Thursday, March 25, 1999 Published at 08:08 GMT
War in Europe - the press coverage
What now? asks one paper after the strikes
News of the Nato strikes against Yugoslavia came too late for Thursday's world press to report the attacks in detail.
In France, Le Figaro's simple headline, War in Europe, has a historic and ominous ring.
La Liberation looks ahead with the headline, What Now? It queries whether the West is ready for a ground war if the Serbian president does not give in under the bombing.
And the Paris edition of the International Herald Tribune underlines the historical significance of the bombing, saying it is Nato's first attack on sovereign land.
It goes on to make a comparison with previous military operations against Iraq - an angle also picked up by the Indian press.
But the Times of India warns that the Balkans is not Iraq, where an undeclared air war can go on without much notice being taken in Europe.
It says sovereign countries fearing outside intervention will be closely watching the outcome of the confrontation.
The Indian Express criticises the United States for being uncertain about its goals and it warns that a bombing campaign against Yugoslavia will not be the cakewalk it was in the deserts of Iraq.
At least two British papers spare a thought for Russian feelings. The Daily Telegraph records President Boris Yeltsin's outrage on its front page.
The Telegraph's Moscow correspondent comments that years of understanding with the West appeared to be in jeopardy as the Russians dismantled their carefully-constructed links with Nato.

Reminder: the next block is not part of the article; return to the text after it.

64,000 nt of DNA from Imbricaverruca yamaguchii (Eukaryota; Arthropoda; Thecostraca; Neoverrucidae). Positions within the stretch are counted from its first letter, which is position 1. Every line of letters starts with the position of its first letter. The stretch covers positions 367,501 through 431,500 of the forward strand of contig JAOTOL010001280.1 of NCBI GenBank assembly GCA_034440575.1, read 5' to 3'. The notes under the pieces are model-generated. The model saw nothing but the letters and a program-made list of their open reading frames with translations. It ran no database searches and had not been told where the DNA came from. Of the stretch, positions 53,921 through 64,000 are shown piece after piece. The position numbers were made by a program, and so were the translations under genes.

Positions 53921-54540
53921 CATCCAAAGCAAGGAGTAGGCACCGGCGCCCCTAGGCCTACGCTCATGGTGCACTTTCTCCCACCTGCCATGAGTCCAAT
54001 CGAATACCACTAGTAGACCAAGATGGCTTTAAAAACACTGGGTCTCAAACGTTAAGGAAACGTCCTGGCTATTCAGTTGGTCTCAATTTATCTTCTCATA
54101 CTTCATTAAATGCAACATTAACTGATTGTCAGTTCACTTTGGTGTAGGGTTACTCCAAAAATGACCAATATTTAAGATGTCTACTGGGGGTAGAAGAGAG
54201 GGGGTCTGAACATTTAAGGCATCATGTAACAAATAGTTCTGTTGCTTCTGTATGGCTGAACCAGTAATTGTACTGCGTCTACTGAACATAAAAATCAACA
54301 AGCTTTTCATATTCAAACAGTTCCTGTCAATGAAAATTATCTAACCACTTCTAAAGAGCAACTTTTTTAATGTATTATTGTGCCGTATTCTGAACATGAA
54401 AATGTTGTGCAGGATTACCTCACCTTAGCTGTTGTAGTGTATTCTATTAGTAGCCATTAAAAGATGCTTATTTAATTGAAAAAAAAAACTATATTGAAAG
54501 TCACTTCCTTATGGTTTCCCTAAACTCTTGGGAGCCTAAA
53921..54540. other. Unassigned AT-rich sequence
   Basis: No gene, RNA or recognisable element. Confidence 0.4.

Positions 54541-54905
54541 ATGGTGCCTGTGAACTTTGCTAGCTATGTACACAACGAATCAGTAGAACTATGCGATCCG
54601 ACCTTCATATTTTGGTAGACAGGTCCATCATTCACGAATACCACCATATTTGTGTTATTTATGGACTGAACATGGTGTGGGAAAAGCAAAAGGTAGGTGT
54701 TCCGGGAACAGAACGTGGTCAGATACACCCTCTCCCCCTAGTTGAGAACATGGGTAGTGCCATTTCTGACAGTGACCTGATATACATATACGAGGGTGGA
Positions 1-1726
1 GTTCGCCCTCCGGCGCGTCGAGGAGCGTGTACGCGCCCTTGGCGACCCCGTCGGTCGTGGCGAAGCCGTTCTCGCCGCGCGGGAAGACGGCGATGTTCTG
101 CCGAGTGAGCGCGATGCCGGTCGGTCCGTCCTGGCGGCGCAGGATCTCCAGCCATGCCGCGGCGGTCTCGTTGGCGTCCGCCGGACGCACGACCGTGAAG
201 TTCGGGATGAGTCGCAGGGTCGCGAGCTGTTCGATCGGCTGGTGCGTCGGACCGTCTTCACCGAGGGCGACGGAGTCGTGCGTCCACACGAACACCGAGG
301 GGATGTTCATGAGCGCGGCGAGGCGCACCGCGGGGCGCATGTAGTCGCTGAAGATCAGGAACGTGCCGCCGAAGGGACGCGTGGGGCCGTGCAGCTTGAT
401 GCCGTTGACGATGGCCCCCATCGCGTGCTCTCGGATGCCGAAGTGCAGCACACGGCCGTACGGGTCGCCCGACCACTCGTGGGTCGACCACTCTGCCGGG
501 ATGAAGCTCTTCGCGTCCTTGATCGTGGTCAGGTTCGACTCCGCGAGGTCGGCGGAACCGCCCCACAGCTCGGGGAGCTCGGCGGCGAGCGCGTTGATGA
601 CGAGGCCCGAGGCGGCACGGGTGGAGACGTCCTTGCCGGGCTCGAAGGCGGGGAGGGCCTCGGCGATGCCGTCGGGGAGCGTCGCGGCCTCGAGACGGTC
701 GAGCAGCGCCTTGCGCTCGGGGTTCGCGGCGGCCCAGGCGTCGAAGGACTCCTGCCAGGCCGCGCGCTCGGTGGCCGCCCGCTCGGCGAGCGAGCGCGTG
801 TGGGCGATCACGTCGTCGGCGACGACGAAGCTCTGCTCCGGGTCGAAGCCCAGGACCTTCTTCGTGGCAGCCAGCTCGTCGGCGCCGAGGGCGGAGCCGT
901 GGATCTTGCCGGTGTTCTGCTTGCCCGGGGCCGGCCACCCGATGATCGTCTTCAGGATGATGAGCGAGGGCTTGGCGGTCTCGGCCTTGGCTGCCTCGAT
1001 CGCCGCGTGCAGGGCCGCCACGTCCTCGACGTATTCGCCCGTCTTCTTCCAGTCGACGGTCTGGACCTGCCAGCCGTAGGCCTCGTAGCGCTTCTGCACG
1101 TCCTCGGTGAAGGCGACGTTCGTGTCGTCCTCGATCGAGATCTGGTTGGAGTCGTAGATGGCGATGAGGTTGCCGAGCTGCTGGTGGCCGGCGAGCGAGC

The tabloid Daily Mirror, meanwhile, highlights what it sees as a Russian threat of military reprisals.
In Russia itself, the papers praise Prime Minister Yevgeny Primakov for scrapping his visit to the US on Tuesday after strikes became a virtual certainty.
The military daily Krasnaya Zvezda said that by cancelling his visit the Russian premier ''has shown that we are still worth something".
The Rossiiskaya Gazeta said his decision to turn back in mid-flight was ''rigorous and courageous''.
It says if the trip had gone ahead and Nato had then launched strikes it would have been ''an unceremonious slap in the face of our premier'' and ''a humiliation for all Russians".
In an interview conducted before the strikes in The Obshchaya Gazeta, Mr Primakov warns unilateral action could lead ''to anarchy in the world".